Newspaper Page Text
Msy 11. 1922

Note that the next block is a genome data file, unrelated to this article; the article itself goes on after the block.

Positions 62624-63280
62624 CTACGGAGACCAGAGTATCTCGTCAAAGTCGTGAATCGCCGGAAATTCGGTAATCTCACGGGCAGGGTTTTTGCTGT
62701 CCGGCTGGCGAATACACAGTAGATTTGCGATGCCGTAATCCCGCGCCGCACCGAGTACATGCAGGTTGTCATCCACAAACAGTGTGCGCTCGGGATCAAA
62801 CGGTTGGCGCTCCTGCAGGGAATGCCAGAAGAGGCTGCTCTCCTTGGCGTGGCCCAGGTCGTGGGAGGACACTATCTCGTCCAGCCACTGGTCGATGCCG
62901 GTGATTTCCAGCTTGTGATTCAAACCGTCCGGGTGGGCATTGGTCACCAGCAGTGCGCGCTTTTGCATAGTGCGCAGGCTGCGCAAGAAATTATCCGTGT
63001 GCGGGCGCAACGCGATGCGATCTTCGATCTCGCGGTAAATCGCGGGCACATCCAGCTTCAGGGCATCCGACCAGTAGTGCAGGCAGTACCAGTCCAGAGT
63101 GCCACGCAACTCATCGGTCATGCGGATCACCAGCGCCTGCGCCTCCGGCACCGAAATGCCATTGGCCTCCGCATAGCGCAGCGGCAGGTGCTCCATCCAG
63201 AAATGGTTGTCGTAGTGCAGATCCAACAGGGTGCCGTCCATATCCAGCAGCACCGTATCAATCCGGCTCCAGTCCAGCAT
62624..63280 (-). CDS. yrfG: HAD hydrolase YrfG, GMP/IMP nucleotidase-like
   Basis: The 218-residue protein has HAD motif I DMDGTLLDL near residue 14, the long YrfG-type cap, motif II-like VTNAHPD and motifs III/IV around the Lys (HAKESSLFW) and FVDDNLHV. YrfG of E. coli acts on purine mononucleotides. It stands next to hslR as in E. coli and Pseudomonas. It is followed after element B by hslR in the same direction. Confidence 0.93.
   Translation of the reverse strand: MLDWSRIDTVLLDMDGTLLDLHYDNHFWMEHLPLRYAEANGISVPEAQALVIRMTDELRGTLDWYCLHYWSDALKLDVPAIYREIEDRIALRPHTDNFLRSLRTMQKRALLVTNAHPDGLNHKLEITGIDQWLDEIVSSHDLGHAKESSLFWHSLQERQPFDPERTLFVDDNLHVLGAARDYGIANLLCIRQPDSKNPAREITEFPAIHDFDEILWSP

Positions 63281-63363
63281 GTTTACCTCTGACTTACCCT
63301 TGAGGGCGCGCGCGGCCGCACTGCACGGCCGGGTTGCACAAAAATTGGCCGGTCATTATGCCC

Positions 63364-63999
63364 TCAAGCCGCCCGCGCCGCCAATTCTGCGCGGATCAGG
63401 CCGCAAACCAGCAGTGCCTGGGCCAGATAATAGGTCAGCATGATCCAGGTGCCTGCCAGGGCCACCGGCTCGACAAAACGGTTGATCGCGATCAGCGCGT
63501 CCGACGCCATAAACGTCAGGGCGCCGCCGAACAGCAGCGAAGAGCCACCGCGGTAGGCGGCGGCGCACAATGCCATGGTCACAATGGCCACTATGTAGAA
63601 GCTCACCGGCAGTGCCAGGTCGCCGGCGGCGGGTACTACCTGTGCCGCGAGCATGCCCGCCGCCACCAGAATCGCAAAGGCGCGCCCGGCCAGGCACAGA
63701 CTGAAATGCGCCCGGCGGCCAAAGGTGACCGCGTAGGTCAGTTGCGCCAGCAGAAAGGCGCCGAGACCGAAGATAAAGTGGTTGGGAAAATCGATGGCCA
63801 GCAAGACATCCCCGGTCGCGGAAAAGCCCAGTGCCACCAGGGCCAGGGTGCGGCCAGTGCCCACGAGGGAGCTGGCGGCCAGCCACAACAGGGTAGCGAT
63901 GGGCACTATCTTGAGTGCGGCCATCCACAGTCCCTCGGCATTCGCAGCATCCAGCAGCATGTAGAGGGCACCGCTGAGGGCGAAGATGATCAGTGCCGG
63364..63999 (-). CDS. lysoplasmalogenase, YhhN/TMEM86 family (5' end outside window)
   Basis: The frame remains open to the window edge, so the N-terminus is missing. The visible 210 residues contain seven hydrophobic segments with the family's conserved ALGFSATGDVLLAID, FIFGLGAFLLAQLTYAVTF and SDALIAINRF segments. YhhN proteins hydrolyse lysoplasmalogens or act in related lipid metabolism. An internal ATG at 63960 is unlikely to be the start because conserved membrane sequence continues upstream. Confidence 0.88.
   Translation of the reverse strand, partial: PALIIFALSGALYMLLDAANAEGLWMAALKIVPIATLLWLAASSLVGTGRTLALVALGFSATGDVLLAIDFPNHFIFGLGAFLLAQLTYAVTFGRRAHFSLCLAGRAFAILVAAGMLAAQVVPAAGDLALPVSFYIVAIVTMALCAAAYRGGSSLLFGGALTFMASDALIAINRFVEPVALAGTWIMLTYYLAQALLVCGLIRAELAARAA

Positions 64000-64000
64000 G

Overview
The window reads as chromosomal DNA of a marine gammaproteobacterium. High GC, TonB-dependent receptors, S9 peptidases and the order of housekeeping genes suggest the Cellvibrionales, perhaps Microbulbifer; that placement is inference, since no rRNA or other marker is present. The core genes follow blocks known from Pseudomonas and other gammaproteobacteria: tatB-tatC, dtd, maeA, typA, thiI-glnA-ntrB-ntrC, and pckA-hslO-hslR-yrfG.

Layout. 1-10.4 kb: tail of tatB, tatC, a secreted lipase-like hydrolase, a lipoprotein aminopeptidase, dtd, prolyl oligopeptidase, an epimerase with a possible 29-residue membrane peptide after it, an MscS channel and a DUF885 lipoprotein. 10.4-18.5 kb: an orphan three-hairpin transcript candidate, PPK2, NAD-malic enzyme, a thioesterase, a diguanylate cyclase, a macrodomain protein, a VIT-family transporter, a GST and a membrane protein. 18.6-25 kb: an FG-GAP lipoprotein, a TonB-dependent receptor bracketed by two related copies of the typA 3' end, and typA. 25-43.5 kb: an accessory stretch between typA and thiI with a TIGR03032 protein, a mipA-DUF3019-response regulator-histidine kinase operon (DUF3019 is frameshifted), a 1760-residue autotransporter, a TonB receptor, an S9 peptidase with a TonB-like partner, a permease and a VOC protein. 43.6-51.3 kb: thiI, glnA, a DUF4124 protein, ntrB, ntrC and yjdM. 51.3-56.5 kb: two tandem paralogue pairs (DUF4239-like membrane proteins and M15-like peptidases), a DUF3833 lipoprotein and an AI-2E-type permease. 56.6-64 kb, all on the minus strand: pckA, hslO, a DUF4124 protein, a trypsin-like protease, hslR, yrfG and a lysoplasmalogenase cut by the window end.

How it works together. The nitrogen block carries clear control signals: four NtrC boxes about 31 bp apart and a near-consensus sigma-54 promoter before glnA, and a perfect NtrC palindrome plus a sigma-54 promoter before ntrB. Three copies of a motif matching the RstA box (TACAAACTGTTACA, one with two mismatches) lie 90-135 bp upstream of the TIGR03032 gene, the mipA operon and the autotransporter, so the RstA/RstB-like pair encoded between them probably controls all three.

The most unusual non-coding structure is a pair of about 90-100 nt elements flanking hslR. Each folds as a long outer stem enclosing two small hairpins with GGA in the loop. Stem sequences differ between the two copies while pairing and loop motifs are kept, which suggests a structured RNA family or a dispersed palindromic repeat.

THE CITIZEN Par Five THE CITIZEN A Mn-raniaan family newspaper, published trerf TnsrMlay by BEREA PUBLISHINO CO. (Ineofporsi.d) MAMHA1X K. VAlNtHN. IttNar JAMM M MINHARDT. Maraa.nc Fitter Cta M UM tmn M hwi Rf ., M !! rlM Mil MIW. HIWdimoN RATED tmm Mr. 11.M-, sis math M nt, ikrat MfiUi. M mm. raraktai hi !. rwwa ASwniaiaa Rnmrauiht The Abmm rrn A A Community Church Creed The Community Church of Whit Plains, New York, contain in ita prospectus the following; statement of what the church stands for: "Whit Tlaina Community Church ia a fellowship of men and women who are atrivinir to aupply the essentials of an organised religious life. It ia not a aect defending a creed; on the contrary, we welcome to our. fellowship anyone, irrespective of creed, who recognises the place of spiritual force in human endeavor and wno earnestly desires to cooperate in the effort to make this force power in community living a well at in the personal life of the individual." The purpose of the Church aa formally adopted declares: "This Church ia based on the belief that religion ia an essential element in human life and that it reachea beyond theology, sects and creeds. The purpose of the Church is therefore to help its members widen and deepen their experience of religion, to uphold efforts to increase in the community a recognition of the worth and dignity of human life." The Berea-McKee Road It is a joy for The Citiien to publish an account of the vic tory of the Rercs-McKee road promoters. W. R. Reynolds, County Agent for Jackson county, end many of the enterprising cititena of MrKce and vicinity have worked faithfully on the project of opening up McKee to the outside world. Jackson county's part of the money was pledged before the quota of the State and Madison county had been pledged. And now Judge Goodlne and the citizens of Berea and other parts of the county havegone on record for the road. Thru the earnest cooperation of the citizens of Jackson and Madison counties, we may look forward to enjoying an automobile journey to McKee. Sometimes those of ns who have lived on automobile roads most of our lives have become hardened to the advantages they offer. We sometimes take it for granted that a good road belongs to us, and all we have to do is to ride upon it. But good roads thru out the United States have come thru hard work, thru faithfully pursuing the fight, and when once the road has been secured, money could not buy it from the citizens. Good roads make fur the comfort, prosperity, and happiness of the citizenry. But the road to McKee is not yet an actuality. It is only on paper, and unless the patriotism of every citizen is displayed in this matter the road may be lost yet. There are always a few cold-blooded, small-minded people who look with a sour countenance upon every progressive movement, who will say they are not interested in such a project. But they are greatly in the minority, and are so cheap that they usually say little or nothing about it openly. Berea has a forward-looking population, and we confidently believe that this new road will mean more to our vicinity than any single project that has come this way in recent years. SCHOOL AND COMMUNITY AMBULANCE ARRIVES The long-needed school and community ambulance arrived Monday. It is a beautiful and perfectly equipped car with Dodge motor. This ambulance has been made possible by the hard and persistent work of W. O. Trowse and the liberal contributions of the pecple of the town and College. Greensburg, Ky., May 2. 1922 Mr. Kcinhardt, The Citizen, Berea, Ky. Iear Sir: We are informed that the Henry Realty Co. will have a sale in your city. I am writing this to say that these people had two very success ful sales here in March and their purchasers were well pleased with the way they were treated by Mr. l(enry. We have heard no com plaint from anyone, and the people here believe they did all they adver tised to do. I believe these people are worthy of the confidence of the citizens of Berea. Respectfully, J. R. Ward. Greensburg, Ky. CLEANING UP TIME In spite of the. incessant efforts of the majority of our citizens and all of our city officials to make thia ' town the moKt desirable spot In Ken-! tucky, our police courts during the last few weeks have been engaged handling cases of flagrant violations I of law and visitors have complained! of being insulted on our streets. Berea may well be proud of her officers they are conscientious men,' and they are working hard to cure '. the ills in this town. They need' every ounce of support that it is' possible to give them. The Citizen is pledged to that end. Henceforth we are going to exert a special effort to secure for publica tion details of the police court pro ceedings, regardless of names or stations. Profits in Small Trades. Oue of I lie n rent coru-uiiilcs orat ing 0 and 10 cent otores lu various elites of the fulled Flutes reports a surplus of wore thuti f lS.(SMSk last year, after all costs have been met. Tills surplus Is equivalent to f.VIK earned on the $Un.tKJ.fliJ couiiuun slot s as anulimt f 13.87 a share the pre vious year. , . WHY THE EDITOR LEFT TOWN A country editor, who was full of hard cider, got a sale bill and a mar riage ceremony badly mixed. The de scription ran as follows: "William Smith, the only son of Mr. and Mrs. Joseph Smith, was dis. posed of at auction, to Lucy Ander son, on my farm one mile east of this place, in the presence of seventy guests, including the following, to wit: 2 mules, 12 head of cattle, Rev. G. A. Jackson tied the nuptial knot, averaging 1200 pounds on the hoof. The beautiful home of the bride was tastefully decorated with 25 cream can 1 sulky rake, 1 set of double harness, nearly new, and just before the ceremony commenced Medels shon's inspiring wedding march was softly given by one cow, 5 years old, 1 Jersey cow carrying a bunch of flowers in her hand and looking charming in a gown of 1 light wag on, 6 boxes of apples, 2 stacks of hay, a grindstone, mouslin de soi, trimmed with about 100 bushels of spuds. The groom was a well-known and popular man and haa always stood well in society circles of 13 Berkshire hogs, while the bride is an accomplished teacher of a splendid drove of Poland Chinas, pedigrees furnit-hed if desired. Among the beautiful presents were: Sets of silver knives and forks, 1 spring har row, 1 wheelbarrow, and other arti cles too numerous to mention. The bridal couple left yesterday for an extended trip, 13 months on approved joint-notes otherwise cash. Lunch will be served at the sale. After they return Mr. and Mrs. Smith will go the housekeeping in a rosy home comer of Main and Dr. W. R. Jones, auctioneer." W. II. Sash. PARENT-TEACHERS' ASSOCIATION Parent-Teachers' meeting holds ita session at the Graded School build ing on Friday, May 12, 1922, 3:00 o' clock p. m. This is a business meeting, and all parents and teachers are respectfully urged to be present Mrs. Harris, president KIWANIS CLUBS OF NEIGH BORING TOWNS JOIN TO SHOW BEREA BUSINESS MEN A GOOD TIMB Banquet and Entertainment at Boone Tavern Berea is on the verge of a boom. There have been several indication! of it, not the least of which was the banquet and program which took place Tuesday evening, May 9, at Boone Tavern, under the auspices of the Kiwanis Clubs of Winchester and Ravenna, and a number of business men of Berea. For a long time it has been real ized that there ought to be some association organized here to bring the business men together in a more social and vital way than haa been possible without any organization. Several weeka ago the Shriners or ganized themselves into a club, but this did not meet the broader needs of the town. The Shriners, at the suggestion of two or three business men, joined in with the meeting which took place last Tuesday evening. Letters were sent to the Winches-1 ter and Ravenna Kiwanis Clubs, and without the slightest hesitation they agreed to come, paying their own ex- penses, and demonstrate the sort of: work they are doing. One hundred and twenty-five men and women were in attendance atj the Boone Tavern meeting. After j dinner, which was served amidst songs of revelry and good fellow ship, the' Hon. John D. FooU occu pied the position of master of care monies. A program of speeches and J music was presented, which lasted one hour and a half. Dr. W. B. Campbell made what might be termed the principal speech of the evening, in which he spoke of the benefits of the Kiwanis Club in meet ing the social, spiritual and physical needs of busy men. After the meeting some twenty one Berea men signed their names as being interested in the organisa tion of Kiwanis Club in Berea, and since that time many others have indicated their desire for such a club. BUILDING AND LOAN ASSOCIATION In the last week's issue of The C'.t izen we suggested the need of a Building and Loan Association in Berea, but witheld lengthy discussion on the subject We were not then thoroughly femiliar with the opera tion of such an organization nor the benefits derived therefrom. Since that homes thru the Building and Loan As sociations in that city, also with the banks and with several people who have been able to found their own homes thru the Buildin and Lean As svs'iatiiinn. Everyone was loud in his prsise of these institutions. Representatives from two leading banks in Paris said that the associa tions had served as feeders for the banks, that they encouraged a spirit of thrift and that many working people who, before the associations were organized, made obviously no attempt to save money, had caught the hnme-buildioz rpi'it and thi thrift idea and had built and paid for their own hmes and had sub stantial hank accounts to their cred it We also interviewed one man who a few years ago was paying out his life in the form of house rent, but now thru the operation of the Build ing and Loan Association is enjoy ing the comforts of his own home, paid for, and is putting by some thing for the future. Mr. Galloway, secretary of one of the associations in Paris, said that he would be glad to come to Berea without any expense to our people at any time and explain the workings of the Building and Loan Associa tion. The manner in which it func tions so as to pay reasonable divi dends to its stockholders and to af ford people without money a chance to build their own homes and pay for them without feeling any finan cial sacrifice. If you are interested in establish ing a Building and Loan Association for Berea, let us hear about it thru the columns of The Citizen. BEREA GOES TO SUNDAY SCHOOL 2009 Answered Roll Call Last Sunday Berea has always been hopeful concerning her Sunday School prob lems but last Sunday's attendance surpassed even the most sanguine ex pectations. It is doubtful if there was a nook or a comer anywhere in Berea which was not represented in one of the Sunday Schools here on "Go-to-Sunday-school Day." A great deal of credit for this fine showing is due the various Sunday-school superintendents and workers who have been incessantly on the job. Among the churches in town, the Raptist led with an attendance of Mil, the Union followed with 199, the Methodist had 107 and the Christian 102. The College Chapel came along with eleven hundred making a total of 2009 in Berea Sunday School last Sunday. REV. ARTHUR E. FISH IN BEREA Berea was favored on Saturday and Sunday by a visit from Rev. Arthur E. Fish, pastor of the Con gregational Church of Wauseon, O. He spoke to the students in the United Chapel on Saturday morning, preached at the Union Church on Sunday morning and at the College Chapel Sunday night Mr. Fish is a man with a message, and his ad dresses and sermons were much en joyed by students, faculty and citizens. EVIL TO BE DESTROYED It Is a strange record that every evil which should huve destroyed luankind has Itself been destroyed by munklnd. There seems to be something falsi In Immunity for an evil whlt-h succeeds In InvHtling It with menacing power. Humanity seems to be like those pliints which draw. insects Into their cups and then close upon them and destroy and consume them, says lieurborn Independ ent. A bud system of thought or ac tion takes hold of the world, draws multitudes of good people Into It and it certainly looks as if the whole world Is going to the devil. Hut wait after all these good people are misled and deceived, Ihey destroy the system. It seems to be predestined that evil shall be destroyed by what appears to be Its chief success. The long story of hu manity's eontcHi lth colossal evils seems to prove this. And certainly It is a strong hinds for thut buslc op timism which is fiilth. THE UNION CHURCH At the Sunday morning service Dr. C. Rexford Raymond will preach and the Communion service will be ob served. On Sunday night Ex-President Frost will continue his series of ser mons on "What Christians Ought to Know." The attendance last Sunday night was large and should increase as the series progresses. The prayer meeting on Thursday night will be a service preparatory to the Communion, led by Dr. Raymond. C. F. HILL DIES IN INDIANA Forest Hill, a former Berea boy aftid son of H. H. Hill, died sudden ly of heart failure at Scotsburg, Ind., Tuesday of last week. Funeral serv ices were held at that place Friday. II. II. Hill, father, and Mrs. Jennie Hoskins, sister of the decessed, at tended the funeral. Forest had been in Scotsburg 15 years and had many friends there. He was the manager of the telephone company at that place. He leaves a wife and one son 14 years old. I'r. Joseph A. Ituycroft. Princeton's director of physical education, bus come lo a ilcleuxe of the athletes of the 1'iist In ii n article In the Dally Prlncelonlun. Asked to compare the piesent-day athletes with those of the "golden 'UO's," the Princeton director bad this to say: "1 do not think that In any sHrt, such aa football, the average man of the present needs or possesses any greuter Intellect thaa the players of 20 years sgo. 1 plsyed foot ball myself 80 years ago and coached for several years after my undergrad uate days were over, and I can as sure you that I pondered as long and aa diligently over plays aa any cap tain or roach of the team In 1921. The athlete then had Just as quick wits as any uiun today." However, Doctor Kaycroft declared emphatically that many aiore young wen In the Twen tieth century engage actively In sports thaa was the case la other days. Hence be believes that the modern bey is stronger and healthier. PROHIBITION IN EARLY DAYS Virginia Passed a Law That Proved Far From Popular and Was toon Set Asids. They were bard riding, hard drink ing, hospltuhle snd gallant gentlemen, the lords of the manor In colonial days. Small "ilppling houses," prob ably mere drinking burs, for the re freshment of travelers, became so numerous thst Virginia passed her first prohibition laws limiting .each county to fine st the cosrt house snd one st a public landing or ferry. But this an cestor of the Volstead act was not pop ular and was quickly swept aside, says Paul WllsUch, In "Potomac landing." The Inns and coffee bouses were so at tractive with the convivial taprooms thst they became an embarrassment to the colonial government, for the clerks In the provincial onVes spent fsr more time tippling at bars than In recordlug deeds In the government offices. The Maryland law against profiteer ing In liquors sre Interesting. Among the charges fixed by the legislature were: "Itrandy, muluna and sherry, 10 shillings per gallon; canary. 12 shil lings; French, Rhenish. Dutcb and English wines, 0 shillings; Mum, 8 shillings: plain cider, 2. and boiled rider, 30 pounds of tobacco per quart." Lodglug lu bed with sheets was also filed at 12 pence, and diet 1 shilling zueaL Your Will a Privilege Your will gives you an opportunity to project your plans into the future. If you do not, the law distributes your estate. Wouldn't you prefer to make your own distribution? Then have your will drawn. WHEN? Now. Every postponement invites another. WHY? because you may indicate your wishes, and choose the executor who is to carry out your plan. (And be sure to name corporate ex ecutor.) HOW t Call on us and we will show you. Ask us to tell you the many advantages of corpor ate executorship. Then act at once. Berea Bank C&TrustCo. Capital, 8urslas aad Profits, $100,000.00 J. W. Stephens, President John F. Dean. Cashier MAIN STREET BEREA, KY. COMING TO BEREA "Within the Law," a melodrama in four acts, by Bayard Veiler, will be presented by Miss Virginia Slade at the Christian Church, Tuesday, May 16, for the benefit of the new building fund. Miss Slade has been to Berea, and those who have had the pleasure of seeing her will certainly not miss this pleasing performance. Those who have not seen her can not afford to let this opportunity slip by. Miss Slade has given the play, "Within the Law," with great suc cess in South Dakota, Nebraska, Colorado, Kansas, Missouri, Arkan sas, Oklahoma, and Texas. There will be two performances, one at 3 o'clock in the afternoon for children only. Admission 10c. Sec ond performance at 7:30 in the eve ning. Admission, children 15c, adults 25c. tf Q COLORED COLUMN Dr. Bond and Prof. Harris of Louisville were in Berea Wednesday and Thursday. Dr. Bond gave quite an interesting address to the stu dents in chapel Wednesday. Mr. and Mrs. Raymond Walker and Miss Winnie Campbell made a business trip to Richmond Saturday afternoon. Miss Elizabeth Tevis and Garrett Diggs spent the afternoon in Cincin nati, O., Sunday. The New Liberty Church gave a supper at the schoolhouse Saturday night which was a success. Mr. and Mrs. Robert Farris were the guests of Mr. and Mrs. Louis Bal lard, Sunday. The New Liberty Club met with Mrs. Clyde Ballard Friday afternoon. Mrs. ' Ella Doe spent Sunday with Mrs. Andrew Scudder. Hiram Mann of Cincinnati, 0., is visiting Miss Mae Doe this week. Lawrence Doe has gone to Cincin nati, where he will make his home. Fee Moran is on the sick list this week. Robert Doe made a visit to Cin cinnati Sunday. Mrs. Amanda Miller, who has been visiting her daughter, Mrs. Amanda Reynolds, has returned to her home in Richmond. Ml'NCY BROTHERS HAVE DIVERTABLE CAR . : This issue of The Cititen carries an advertisement showing a cut of the beautiful combination ten-pas. senger limousine and invalid car, re cently purchased by the Muncy Brothers of Berea and Richmond. It is a car that any city can well be proud of for its substantial beau ty as well as its usefulness. From the outside one would take it for a magnificent limousine, and nothing more, but a little inspection shows that it can be diverted from a limousine into an invalid car and back again in ten minutes. It is equipped with electric fan and floor heater, and the windows are raised and lowered mechanically without noise or disturbance. It is an at tractive and serviceable car. Tanlac is one medicine that does what they say it will do, Berea Drug Co. WORK IN THE NEW ADDITION PROGRESSING During the past week foundations for the four modern California bungalows in the new addition called "Dixie Highway Park" have been completed. A large force of carpen ters is now busily engaged in the construction of these houses which the company hopes to have under roof by Saturday night. May 13. We visited this new addition on Sunday afternoon, and there were many citizens of Berea there looking over thia property. The presence of these visitors seems to be a source of considerable pleasure to Mr. Henry, who was on the ground giving infor mation to all, as to the future plans for this new addition to Berea. Only a few years ago you could buy a lot on Jackson stret for $150. Today the same lot would sell for $1500. Why not buy some lots in the new adidtion? tf. DO YOUR TRAVELING EARLY Tarvia will be put on the roads in Berea between the dates of May 20 and June 1. It has been suggested by the town council that the citizens of the town would do well to bear this in mind so as to be able to do as much necessary traveling as possible before this time. As it will be bet ter for the streets and for the gen eral public if the traveling is light during the time the Tarvia is fresh on the roads. Lexington and Richmond Bus Co. Will extend its line to Berea commencing on Monday, May 20, with the following schedule Leave Berea Lv. Richm'd for Lexington 7:00 a. m. 7:45 a. m. 12:30 a. tn. 1:00 p.m. Leave Lexington m Ar. Berea from Lexington 10.00 a. m. 12:15 p. m. 5:00 p.m. 7:15 p.m. FARE Berea to Richmond, one way 60c, round trip $1.00 Richmond to Lexington, one way $1.25 Berea to Lexington,' round trip $3.00 James Burns, Mgr. 343 W. Short St. Lexington, Ky. Headquarter IkssMad, tmrj Draf Cs. i Uiiatlas, Ma's 0rs Stars; Imm, bw Trs i.